Snowing sideways, no visiblility and knee deep powder……perfect!

On Saturday I was supposed to have another ski race only to have it blizzard like crazy out.  What’s one supposed to do when your race gets cancelled; why ski powder of course!  It was a strange storm as it was lightly raining (yes, you read that correctly) at the mid-valley secret lair and as I drove up early in the morning, it turned to full on snow about half way up to Aspen.  I boarded the gondie promptly at 9am (no line of course) and once up top I was greeted by a monster blizzard that was rocking the gondie cars side to side in the wind.  I was pleasantly surprised by the amounts of snow (a foot or more in spots) but even more surprised by how light and dry it was considering the higher than average temps downvalley.  That’s what a 4000 foot elevation climb will do for you.  I spent all morning on the upper portions of the hill as everyone I spoke with said the snow was a little suspect on the lower mountain.  Nuff said.  Upper part it will be.  I skied every hidey hole I knew and in the trees until the clouds lifted around 11am.  Once the wind subsided and the visibility improved, you could ski the middle of the runs which hadn’t been touched yet.  It was like two powder days in one.  I skied every run on the upper mountain with re-do’s on all the eastern facing slopes as they were the most wind loaded.  Those eastern facing runs like Gretl’s, FIS, Reds and Pump House were all knee deep and if you pointed them, you could chew on some snow from the face shots.  My last run of the day was also the best of the day.  If you’re a regular reader you’ll already know what I’m about ready to say.  Cone Dump!  Man that run is good.  Eastern facing, rarely skied and deeeep.  As everyone said, once I got lower than slalom hill, the snow did get a bit wonky but it was still very skiable.  After 4 hours the legs were shattered and I was done.  Check out some photos from the day.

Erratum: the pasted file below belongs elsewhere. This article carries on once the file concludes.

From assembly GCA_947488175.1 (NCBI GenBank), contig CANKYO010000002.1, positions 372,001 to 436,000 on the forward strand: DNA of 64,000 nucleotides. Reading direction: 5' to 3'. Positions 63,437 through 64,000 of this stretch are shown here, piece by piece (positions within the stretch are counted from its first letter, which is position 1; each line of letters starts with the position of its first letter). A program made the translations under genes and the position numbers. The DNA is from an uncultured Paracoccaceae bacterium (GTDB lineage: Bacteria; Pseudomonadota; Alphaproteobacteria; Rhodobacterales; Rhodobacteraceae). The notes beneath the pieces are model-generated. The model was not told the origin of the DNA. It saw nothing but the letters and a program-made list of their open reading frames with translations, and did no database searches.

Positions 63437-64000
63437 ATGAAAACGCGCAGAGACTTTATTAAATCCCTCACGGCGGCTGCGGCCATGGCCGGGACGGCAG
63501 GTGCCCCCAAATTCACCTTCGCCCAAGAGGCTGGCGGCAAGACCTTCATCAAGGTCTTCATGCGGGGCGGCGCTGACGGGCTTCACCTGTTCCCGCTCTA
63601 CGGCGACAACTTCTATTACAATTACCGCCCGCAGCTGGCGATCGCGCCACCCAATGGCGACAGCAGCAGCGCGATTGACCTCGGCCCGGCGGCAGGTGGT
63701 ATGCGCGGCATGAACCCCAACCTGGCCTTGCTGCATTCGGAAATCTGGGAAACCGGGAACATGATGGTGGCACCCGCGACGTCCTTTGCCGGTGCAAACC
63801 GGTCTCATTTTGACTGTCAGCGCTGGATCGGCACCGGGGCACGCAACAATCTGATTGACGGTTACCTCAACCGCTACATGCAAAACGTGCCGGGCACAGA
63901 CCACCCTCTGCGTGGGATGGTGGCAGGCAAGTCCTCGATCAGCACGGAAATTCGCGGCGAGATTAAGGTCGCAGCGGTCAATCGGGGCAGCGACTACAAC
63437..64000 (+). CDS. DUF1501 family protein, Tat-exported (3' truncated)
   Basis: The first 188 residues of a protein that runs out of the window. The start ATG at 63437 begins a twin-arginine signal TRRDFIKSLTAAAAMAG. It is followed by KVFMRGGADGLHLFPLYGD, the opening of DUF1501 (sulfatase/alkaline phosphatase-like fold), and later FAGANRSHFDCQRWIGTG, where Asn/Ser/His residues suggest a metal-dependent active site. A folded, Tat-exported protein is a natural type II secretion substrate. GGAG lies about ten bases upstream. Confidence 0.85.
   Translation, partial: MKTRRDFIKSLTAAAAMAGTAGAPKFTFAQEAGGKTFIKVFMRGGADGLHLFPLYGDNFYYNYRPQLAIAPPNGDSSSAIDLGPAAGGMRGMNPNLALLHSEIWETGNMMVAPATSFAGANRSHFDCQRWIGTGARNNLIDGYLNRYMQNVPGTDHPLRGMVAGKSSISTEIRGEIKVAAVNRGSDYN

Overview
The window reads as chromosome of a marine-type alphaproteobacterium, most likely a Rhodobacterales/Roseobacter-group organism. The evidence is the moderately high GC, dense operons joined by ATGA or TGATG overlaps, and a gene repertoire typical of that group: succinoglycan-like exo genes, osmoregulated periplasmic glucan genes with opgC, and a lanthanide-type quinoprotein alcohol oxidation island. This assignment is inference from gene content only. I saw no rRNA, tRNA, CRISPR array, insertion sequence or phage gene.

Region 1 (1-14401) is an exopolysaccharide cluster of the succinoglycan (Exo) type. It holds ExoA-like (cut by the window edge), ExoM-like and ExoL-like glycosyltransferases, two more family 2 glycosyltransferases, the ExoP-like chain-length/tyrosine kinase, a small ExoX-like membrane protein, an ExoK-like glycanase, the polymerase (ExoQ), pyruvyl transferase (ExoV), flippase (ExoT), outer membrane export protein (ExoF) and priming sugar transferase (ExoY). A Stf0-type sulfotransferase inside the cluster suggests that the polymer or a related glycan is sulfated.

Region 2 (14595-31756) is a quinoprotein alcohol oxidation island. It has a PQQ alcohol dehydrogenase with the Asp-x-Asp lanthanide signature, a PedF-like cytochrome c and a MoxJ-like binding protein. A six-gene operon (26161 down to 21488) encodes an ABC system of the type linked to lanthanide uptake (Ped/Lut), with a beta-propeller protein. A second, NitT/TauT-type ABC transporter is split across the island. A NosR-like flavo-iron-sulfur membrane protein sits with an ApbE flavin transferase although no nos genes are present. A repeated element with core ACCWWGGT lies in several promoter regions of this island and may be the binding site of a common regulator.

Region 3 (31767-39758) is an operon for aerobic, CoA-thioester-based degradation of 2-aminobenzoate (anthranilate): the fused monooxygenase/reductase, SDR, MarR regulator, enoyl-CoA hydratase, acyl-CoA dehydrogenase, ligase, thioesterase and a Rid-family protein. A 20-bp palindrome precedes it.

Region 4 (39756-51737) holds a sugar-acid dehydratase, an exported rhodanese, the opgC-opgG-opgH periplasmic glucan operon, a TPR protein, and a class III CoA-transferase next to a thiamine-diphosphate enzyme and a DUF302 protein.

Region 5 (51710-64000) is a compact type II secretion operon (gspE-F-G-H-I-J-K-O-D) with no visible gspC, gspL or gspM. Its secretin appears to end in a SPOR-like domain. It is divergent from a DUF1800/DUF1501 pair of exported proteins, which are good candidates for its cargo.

Coming down Sunrise into Chair 3.  This is a western facing run, so if you think this is deep,  wait till the photos of the eastern facing wind loaded stuff.  Also, since I was supposed to be racing today, I didn’t bring a camera on the mountain with me.  I was forced to take photos with my phone so sorry for the dodgy pics.

IMG_2608I skied down into this tree stash near Sunset around 10am.  I went by the entrance again at about 12.  Guess what, my track was still the only one there.  Perplexed?  Me too.  I skied it again.

IMG_2619Looking up the chute.

IMG_2618Looking down the chute.

IMG_2615Behind Bonnie’s Restaurant.  Face of Bell in the background with Sunrise and Sunset the farthest runs on the right of the photo.

IMG_2606No caption necessary.

Another sweet powder day here in the valley.  The snow is supposed to continue into Sunday with some sunshine following during the week.  I’m not sure how much free skiing I’m going to get this week.  Training for a ski race on Saturday and Sunday.  Stay tuned.

I’m out.


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About Bobby Schafer

My first introduction to skiing was at a little mom and pop ski area tucked into a small corner of Rocky Mountain National Park. This was my second year of college. After graduation with a couple of bachelor degrees firmly in hand, I would regularly find myself daydreaming at work of being the next Scot Schmidt or Glen Plake. After a year of working a 'real job', I had had enough and decided to pull the pin and find a ski resort where I could ski every day. I sold everything I owned, loaded my favorite K2 TNC's on the roof rack and started driving my old Cherokee towards the Rockies. I had no idea where I would end up and after a month of driving around, I found Aspen. I've now surpassed my 20th year here in the Roaring Fork Valley and still love this place as much as I did on day 1. I had a good run as I was able to figure out how to ski 5 to 6 days a week by working evenings. I did that for 17 years. Things have changed a bit now as I have a family and priorities change. I'm currently on the mountain a few days a week with one of them dedicated to skiing with my five year old son. With so much time on our four mountains in the last 20 years, I would like to share my knowledge and insight with you as you plan your ski trip to our mountains. I hope you can ski vicariously through my camera lens and enjoy Aspen/Snowmass as much as I do.